LETTER TO THE EDITOR: Transgender students’ rights must be respected

It took my mother almost 18 months and lots of spilled milk to realize that I was born lefthanded. I also have blue eyes and my now white hair was blond. I am part of a marked minority: 5 percent to 8 percent of the world’s population is blond-haired with blue eyes while 10 percent of the population are lefties.

We are born that way. Some of my peers are surprised that I wasn’t forced to righthandedness in elementary school. My kindergarten teacher in 1950 let me be me, as did all of my teachers. Forcing lefties into righties faded out in the 1960s. My characteristics were inborn, not learned. The same is true for those who are born into the LGBTQ population.

Those who are lesbian, gay, bisexual, transgender, or questioning were not taught to indentify as such. They came to realize that they were born that way just as I was born blond, blue eyed, and lefthanded.

For thousands of years, lefties have been discriminated against because many thought that we had negative or sinister tendencies. One of the definitions of sinister refers to the left side of a coat of arms. Like all who are “others”, members of the LGBTQ community as well as biracial persons have been derided, persecuted, beaten or killed.

This has been their history for millennia. It is no wonder that even in the 20th century most were reluctant to reveal themselves. I cannot estimate the number of parents, relatives and friends who were shocked to learn that their children were different from what they anticipated or wanted. Some mixed ethnicity parents are also surprised by the “racial” identity their offspring choose to adopt. Search “Beyond Identity; Beyond Black and White-bc.edu” to learn more about this issue.

A study about adults identifying as transgender was authored by Andrew Flores and others of the Williams Institute of the UCLA School of Law. The study found that 0.6 percent of responders identified themselves as transgender. In numbers, that is six people out of 1,000. This is an exceedingly small part of the population in the U.S.

Delaware has laws regarding discrimination against many individuals of “protected characteristic.” This includes those demonstrating the LGBTQ “characteristics.” The laws apply to all people with age being one of those “protected characteristics.”

The DDOE is considering changes to “Administrative Code Regulation 225” in particular to section 7.4.1. It appears that the statement beginning “A school may request permission of a parent…” in this subsection worries some who are concerned with the gender identity of students. I believe that …”may…” should be replaced with “…should…”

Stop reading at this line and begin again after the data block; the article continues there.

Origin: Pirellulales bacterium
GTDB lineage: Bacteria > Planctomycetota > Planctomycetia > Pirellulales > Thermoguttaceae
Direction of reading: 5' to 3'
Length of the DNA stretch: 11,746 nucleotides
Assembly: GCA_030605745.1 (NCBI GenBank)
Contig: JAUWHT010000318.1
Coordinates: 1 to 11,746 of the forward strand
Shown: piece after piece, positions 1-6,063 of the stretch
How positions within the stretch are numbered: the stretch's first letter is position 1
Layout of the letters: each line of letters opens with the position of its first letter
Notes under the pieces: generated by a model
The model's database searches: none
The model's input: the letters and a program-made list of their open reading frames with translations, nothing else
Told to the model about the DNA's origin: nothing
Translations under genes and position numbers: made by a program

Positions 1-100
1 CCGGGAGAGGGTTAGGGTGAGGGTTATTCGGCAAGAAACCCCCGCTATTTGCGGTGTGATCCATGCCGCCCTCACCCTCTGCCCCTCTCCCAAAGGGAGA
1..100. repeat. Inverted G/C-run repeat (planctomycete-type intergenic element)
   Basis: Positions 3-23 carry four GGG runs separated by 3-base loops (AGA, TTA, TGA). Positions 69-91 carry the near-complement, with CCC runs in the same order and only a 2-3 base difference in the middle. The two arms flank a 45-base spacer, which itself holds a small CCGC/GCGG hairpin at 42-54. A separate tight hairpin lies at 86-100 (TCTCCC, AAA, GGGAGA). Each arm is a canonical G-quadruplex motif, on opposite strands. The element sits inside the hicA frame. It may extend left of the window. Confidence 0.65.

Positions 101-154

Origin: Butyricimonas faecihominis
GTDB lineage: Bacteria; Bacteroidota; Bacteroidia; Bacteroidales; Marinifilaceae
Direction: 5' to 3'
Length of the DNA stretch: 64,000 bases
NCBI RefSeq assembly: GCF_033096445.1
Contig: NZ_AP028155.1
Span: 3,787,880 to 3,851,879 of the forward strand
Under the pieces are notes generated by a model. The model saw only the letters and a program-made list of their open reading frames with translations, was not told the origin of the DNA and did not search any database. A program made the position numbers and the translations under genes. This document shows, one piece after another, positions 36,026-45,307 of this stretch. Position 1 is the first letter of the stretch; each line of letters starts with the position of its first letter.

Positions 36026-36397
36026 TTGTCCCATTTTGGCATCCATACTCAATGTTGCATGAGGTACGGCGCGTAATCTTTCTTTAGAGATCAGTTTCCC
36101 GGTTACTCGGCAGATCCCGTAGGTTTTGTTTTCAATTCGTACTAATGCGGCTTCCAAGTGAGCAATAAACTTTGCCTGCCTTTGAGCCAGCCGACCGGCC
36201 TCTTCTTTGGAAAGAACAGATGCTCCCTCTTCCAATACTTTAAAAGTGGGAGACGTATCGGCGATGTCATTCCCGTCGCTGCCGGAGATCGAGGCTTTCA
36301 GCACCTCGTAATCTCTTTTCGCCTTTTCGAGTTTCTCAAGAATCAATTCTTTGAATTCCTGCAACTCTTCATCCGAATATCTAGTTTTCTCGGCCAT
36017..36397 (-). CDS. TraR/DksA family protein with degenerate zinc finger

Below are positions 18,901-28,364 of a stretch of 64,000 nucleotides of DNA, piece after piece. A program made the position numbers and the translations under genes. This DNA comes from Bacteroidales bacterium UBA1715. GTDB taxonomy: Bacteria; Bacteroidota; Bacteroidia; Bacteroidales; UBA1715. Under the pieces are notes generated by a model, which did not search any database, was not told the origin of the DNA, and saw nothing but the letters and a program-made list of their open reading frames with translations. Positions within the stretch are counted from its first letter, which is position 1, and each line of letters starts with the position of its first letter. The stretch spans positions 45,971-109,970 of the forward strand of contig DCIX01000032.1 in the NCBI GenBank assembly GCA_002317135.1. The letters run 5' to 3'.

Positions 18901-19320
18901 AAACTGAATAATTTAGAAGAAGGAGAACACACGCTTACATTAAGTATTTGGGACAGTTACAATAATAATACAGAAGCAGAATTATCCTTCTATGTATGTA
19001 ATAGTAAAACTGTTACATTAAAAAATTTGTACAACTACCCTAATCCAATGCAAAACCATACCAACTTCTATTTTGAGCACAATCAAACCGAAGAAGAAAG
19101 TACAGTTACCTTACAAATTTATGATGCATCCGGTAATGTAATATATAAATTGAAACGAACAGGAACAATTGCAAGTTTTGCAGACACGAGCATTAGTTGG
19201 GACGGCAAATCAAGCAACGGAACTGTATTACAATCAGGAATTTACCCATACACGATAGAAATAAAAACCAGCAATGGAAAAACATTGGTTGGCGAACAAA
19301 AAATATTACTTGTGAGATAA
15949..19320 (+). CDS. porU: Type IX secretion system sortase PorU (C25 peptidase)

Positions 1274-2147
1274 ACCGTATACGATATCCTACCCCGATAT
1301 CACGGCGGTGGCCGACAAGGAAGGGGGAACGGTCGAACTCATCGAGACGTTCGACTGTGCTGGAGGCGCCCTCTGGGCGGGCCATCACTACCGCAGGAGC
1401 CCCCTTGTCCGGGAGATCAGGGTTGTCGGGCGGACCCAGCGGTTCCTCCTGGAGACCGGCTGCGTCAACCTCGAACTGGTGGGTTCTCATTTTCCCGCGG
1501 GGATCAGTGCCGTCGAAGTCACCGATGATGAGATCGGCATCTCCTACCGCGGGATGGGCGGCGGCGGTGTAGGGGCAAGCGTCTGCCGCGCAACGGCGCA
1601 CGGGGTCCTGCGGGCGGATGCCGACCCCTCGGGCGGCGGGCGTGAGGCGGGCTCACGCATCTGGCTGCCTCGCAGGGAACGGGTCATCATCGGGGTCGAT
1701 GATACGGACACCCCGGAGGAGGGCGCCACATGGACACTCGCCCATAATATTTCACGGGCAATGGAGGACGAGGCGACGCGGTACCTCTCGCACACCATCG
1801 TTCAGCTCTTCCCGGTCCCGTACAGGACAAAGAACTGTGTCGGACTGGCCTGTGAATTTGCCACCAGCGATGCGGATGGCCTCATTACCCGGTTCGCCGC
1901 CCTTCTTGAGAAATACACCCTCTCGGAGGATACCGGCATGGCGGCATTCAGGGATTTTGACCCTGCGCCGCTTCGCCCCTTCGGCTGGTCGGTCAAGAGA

This request is a judgment call by school authorities. Schools are supposed to be safe environments for their students. In my 33 years of teaching in a high school, this involved me when dealing with students who suffered abuse at home. I was required to report the abuse to my principal who, in turn, was required to notify outside authorities; police, Division of Youth and Family Services and the like. It is not inconceivable that surprised parents/guardians might react by bullying their offspring upon discovering that they might be different from whom they expected.

By law, schools must act in the best interests of their students. Therefore, in order to ease parental shock, the schools should have a qualified counselor attend any meetings with the parents of a student believing himself/herself to be transgender. Counseling could promote an understanding on the part of the parents of what the student is feeling.

Long-term counseling could help all to determine if the student’s belief is transitory, which is not uncommon, or in fact is the result of a genuine inborn trait as natural as left-handedness. Going to www.pbs.org and searching for the documentary “Growing Up Trans” I have learned that some children of elementary school age have self-identified as transgender (without knowing the term.) I saw parents who came to accept their offspring’s belief as fact. These parents gave loving support to the child. I hope this can be true for the very few students in Delaware schools who identify as transgender.

Alan P. Gaddis
Dover

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